If WK doesn’t survive financially, it will be accurate to call WK “Ohio’s Solyndra.” California-based Solyndra filed for bankruptcy last year, leaving U.S. taxpayers on the hook for $535 million in Department of Energy loan guarantees which were from all appearance whisked through without appropriate due diligence. At Ohio Media Trackers, Jesse Hathaway has presented evidence that political contributions to former governor Ted Strickland and unsuccessful U.S. Senate candidate Lee Fisher may have greased the skids to ensure that requested loans from the Ohio Department of Development and the state’s Air Quality Development Authority got funded.

$10 million is no minor matter, or at least it shouldn’t be. The state’s likely loss on WK expressed as a percentage of Ohio’s yearly “all-funds” spending of about $60 billion ($120 billion over two years) is a bit larger than the federal government’s expected Solyndra loss as a percentage of its $3.6 trillion in annual spending, even before considering Uncle Sam’s “off-budget” items.

A search at the paper’s web site on “Willard Solar” (not in quotes) indicates that the Enquirer hasn’t run a story since April 16; that story is no longer available to readers. Since then, Blade has run six items, including “State wants account of solar firm’s finances” (May 22), “State wants account of solar firm’s finances” (May 13), and “Willard & Kelsey Solar Group failed to file complete reports with state” (May 2).

Note to Carl Weiser and the Enquirer: These items are news, even in a town with frustrating provincial tendencies. As far as I’m concerned, you and the rest of the reporters at your paper and its web site can justify taking thinly-disguised (and not yet corrected) shots at John Boehner only after you give your readers Ohio news they should be but aren’t seeing.

BLUMER: Missing the Big Lesson in Ohio’s New Building Code

Energy savings with lower costs.

______________________________________

It’s difficult to glean from the coverage at the Columbus Dispatch and the Associated Press, but the new residential building code which will go into effect in Ohio on January 1 of next year promises to reduce the average cost of building the a home.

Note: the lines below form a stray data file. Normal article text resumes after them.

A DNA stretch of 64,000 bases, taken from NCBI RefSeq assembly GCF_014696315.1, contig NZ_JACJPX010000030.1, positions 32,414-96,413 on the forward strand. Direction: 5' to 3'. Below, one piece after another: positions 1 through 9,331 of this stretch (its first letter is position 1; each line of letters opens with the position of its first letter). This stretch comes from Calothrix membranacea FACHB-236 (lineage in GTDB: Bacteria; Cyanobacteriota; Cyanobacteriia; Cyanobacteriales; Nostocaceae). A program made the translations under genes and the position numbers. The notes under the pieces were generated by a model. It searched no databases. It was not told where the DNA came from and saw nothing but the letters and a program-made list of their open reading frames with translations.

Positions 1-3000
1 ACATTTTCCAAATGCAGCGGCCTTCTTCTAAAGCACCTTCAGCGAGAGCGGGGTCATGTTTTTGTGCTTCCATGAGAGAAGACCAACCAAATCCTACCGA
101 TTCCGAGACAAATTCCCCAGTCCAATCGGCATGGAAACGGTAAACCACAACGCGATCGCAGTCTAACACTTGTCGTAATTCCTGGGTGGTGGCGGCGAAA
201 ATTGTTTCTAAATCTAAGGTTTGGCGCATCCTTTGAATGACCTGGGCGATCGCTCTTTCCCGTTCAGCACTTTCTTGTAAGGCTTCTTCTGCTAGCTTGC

You read that right.

Consider the following far-apart paragraphs at Jim Weiker’s Dispatch coverage:

“Estimates indicate that the new rules will add between $1,100 and $1,200 to the cost of an 1,800-square-foot two-story home. A 2009 U.S. Department of Energy study of a similar proposed code change in Boston concluded that homeowners would save about $230 a year in energy costs with the new guidelines.”

… “At the urging of builders, the new code provides contractors two ways to meet the energy requirements: either by following the International Code Council (ICC) guidelines or by following an alternative set of guidelines designed by builders to achieve the same energy efficiency.”

“‘I think they came up with a code that works,’ said Vincent Squillace, executive vice president of the Ohio Home Builders Association, which opposed the initial proposal. ‘We came up with an equivalent code that’s more strict but is about $2,000 cheaper per home to implement than the original code.’”

I was so struck by Mr. Squillace’s quote that I called him. He confirmed what I thought: The builder-designed code, while achieving the desired energy efficiency goals, will make building a home less expensive than it currently is by about $800. That represents the difference between the $1,200 increase compared to current costs which will occur if a builder chooses to follow the ICC guidelines and the estimated $2,000 savings compared to ICC the alternative guidelines will achieve.